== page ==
There was a time when professional golf went into hibernation for a good six months with the arrival of October.
Nowadays, in total contrast, the coming six weeks or so are known as “the wheelbarrow tour”, in other words this is the time of year for the pros to make their way to Asia and fill their coffers with the enormous sums of money on offer there.
Having kicked off the series with the recent unofficial $7m matchplay event in Turkey, they are turning up in force this week for yet another $7 million tournament, the BMW Masters at Lake Malaren, a superb lay-out near Shanghai, and one that could have a major bearing on this year’s Race to Dubai order of merit on the European Tour.
Rory McIlroy is 437,334 points ahead of nearest rival Justin Rose, and while that may seem a safe enough margin, the Englishman has good reason to keep up his hopes of making up the deficit considering the riches and points that lie in wait.
Still to come are: November 1, WGC-HSBC Champions, Shengzhen ($7m); November 8, Barclays Singapore Open ($6m); Nov 15, Hong Kong Open ($2m); November 22, DP World Tour Championship, Dubai ($8m).
“This would be a big week in which to outplay Rory,” said Rose, one of the stars of Europe’s Ryder Cup triumph in Chicago.
“I am very determined to play well in Shanghai because I would love to be Europe’s best player once again. There aren’t too many who have won the Harry Vardon Trophy twice in their careers and it would be a real honour to do so.”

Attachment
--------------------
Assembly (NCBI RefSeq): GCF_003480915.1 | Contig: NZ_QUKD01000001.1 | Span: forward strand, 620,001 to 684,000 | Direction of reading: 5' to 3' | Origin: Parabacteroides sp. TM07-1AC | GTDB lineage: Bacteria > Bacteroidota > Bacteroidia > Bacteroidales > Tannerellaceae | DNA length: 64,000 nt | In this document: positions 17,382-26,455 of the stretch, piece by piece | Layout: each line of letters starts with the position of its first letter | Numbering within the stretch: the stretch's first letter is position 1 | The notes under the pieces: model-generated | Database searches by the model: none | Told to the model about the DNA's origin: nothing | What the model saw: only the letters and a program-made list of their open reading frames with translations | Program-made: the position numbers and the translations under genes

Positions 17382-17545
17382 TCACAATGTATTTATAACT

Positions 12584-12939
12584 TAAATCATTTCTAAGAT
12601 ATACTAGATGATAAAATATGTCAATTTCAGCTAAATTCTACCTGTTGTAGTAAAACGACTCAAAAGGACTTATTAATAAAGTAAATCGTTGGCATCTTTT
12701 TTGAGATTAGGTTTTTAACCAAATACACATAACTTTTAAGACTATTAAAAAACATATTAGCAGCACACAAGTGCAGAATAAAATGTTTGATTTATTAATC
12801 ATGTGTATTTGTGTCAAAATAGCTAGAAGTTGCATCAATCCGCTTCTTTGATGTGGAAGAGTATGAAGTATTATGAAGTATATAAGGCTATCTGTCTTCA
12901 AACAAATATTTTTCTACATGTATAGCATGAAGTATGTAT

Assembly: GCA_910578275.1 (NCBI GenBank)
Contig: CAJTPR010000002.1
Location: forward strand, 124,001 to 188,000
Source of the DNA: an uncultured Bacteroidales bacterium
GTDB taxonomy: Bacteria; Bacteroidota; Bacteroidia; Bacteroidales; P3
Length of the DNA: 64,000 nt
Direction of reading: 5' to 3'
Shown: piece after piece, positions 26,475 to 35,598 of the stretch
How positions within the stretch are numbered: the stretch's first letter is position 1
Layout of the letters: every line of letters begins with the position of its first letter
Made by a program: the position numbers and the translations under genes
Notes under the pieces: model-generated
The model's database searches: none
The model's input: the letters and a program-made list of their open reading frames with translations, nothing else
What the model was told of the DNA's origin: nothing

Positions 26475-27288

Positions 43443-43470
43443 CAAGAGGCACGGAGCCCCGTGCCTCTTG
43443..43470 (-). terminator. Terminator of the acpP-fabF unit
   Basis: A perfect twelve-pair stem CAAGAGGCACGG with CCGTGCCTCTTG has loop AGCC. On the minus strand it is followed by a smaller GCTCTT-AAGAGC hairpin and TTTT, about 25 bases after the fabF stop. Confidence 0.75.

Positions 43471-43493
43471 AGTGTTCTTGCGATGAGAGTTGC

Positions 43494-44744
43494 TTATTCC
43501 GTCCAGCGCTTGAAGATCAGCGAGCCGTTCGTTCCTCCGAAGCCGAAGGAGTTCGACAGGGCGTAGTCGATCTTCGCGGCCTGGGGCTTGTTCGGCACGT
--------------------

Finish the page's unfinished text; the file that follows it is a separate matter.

It won’t be easy for either McIlroy or Rose given the strength of the field with only Sergio Garcia of the triumphant European team missing.
Lake Malaren was designed by Jack Nicklaus and received rave reviews when it was used for tournament play for the first time last year. McIlroy overcame American Anthony Kim in a sudden-death play-off to secure the Lake Malaren Masters. The event was unofficial and not recognised by any of golf’s professional bodies but it has now become the BMW Masters and fully sanctioned on the European Tour.
McIlroy clearly demonstrated his liking for the 7,607 yards Nicklaus design 12 months ago when he shot three almost faultless rounds of 64, 69 and 65 before a level par 72 on the final day allowed the American Anthony Kim to force a play-off which Rory won to pick up a then record prize of $2 million.
“I can’t wait to return to Shanghai because the Chinese fans have always supported me over the years,” said Rory.
“I have had some great results there in recent years, obviously including a win during my first visit to Lake Malaren last October.”
This week’s elite 78 strong field includes all but Garcia of the successful European Ryder Cup team along with the powerful South African trio of Louis Oosthuizen, Charl Schwartzel and Branden Grace. McIlroy is joined by fellow Irishmen Darren Clarke, Shane Lowry and Michael Hoey.
Pádraig Harrington’s original intention was to play at Lake Malaren but he has since accepted an invitation to replace Ernie Els — who with has a sprained ankle — in the PGA Grand Slam of Golf taking place over 36 holes today and tomorrow at the spectacularly located Port Royal lay-out in Bermuda.
McIlroy, winner of the US PGA championship, signalled early on that he was committed to China and so couldn’t take in the Grand Slam. US Masters and Open champions Bubba Watson and Webb Simpson along with Keegan Bradley will be there and when Els withdrew, the US PGA who run the Grand Slam event sounded out Tiger Woods and Graeme McDowell before coming up with Harrington.
“I played the Grand Slam in 2007 and ‘08 and lost in play-offs to Angel Cabrera and Jim Furyk so hopefully this will be a case of third time lucky”, said Pádraig.
The Grand Slam purse amounts to $1.35m ($600,000 for the winner, $300,000 for the runner-up and $250,000 and $200,000 for third and fourth and is the equivalent of the winner’s cheque at Lake Malaren.
McIlroy and Woods clash in a showdown in Shanghai on Monday next with both set to benefit by at least another million dollars apiece.
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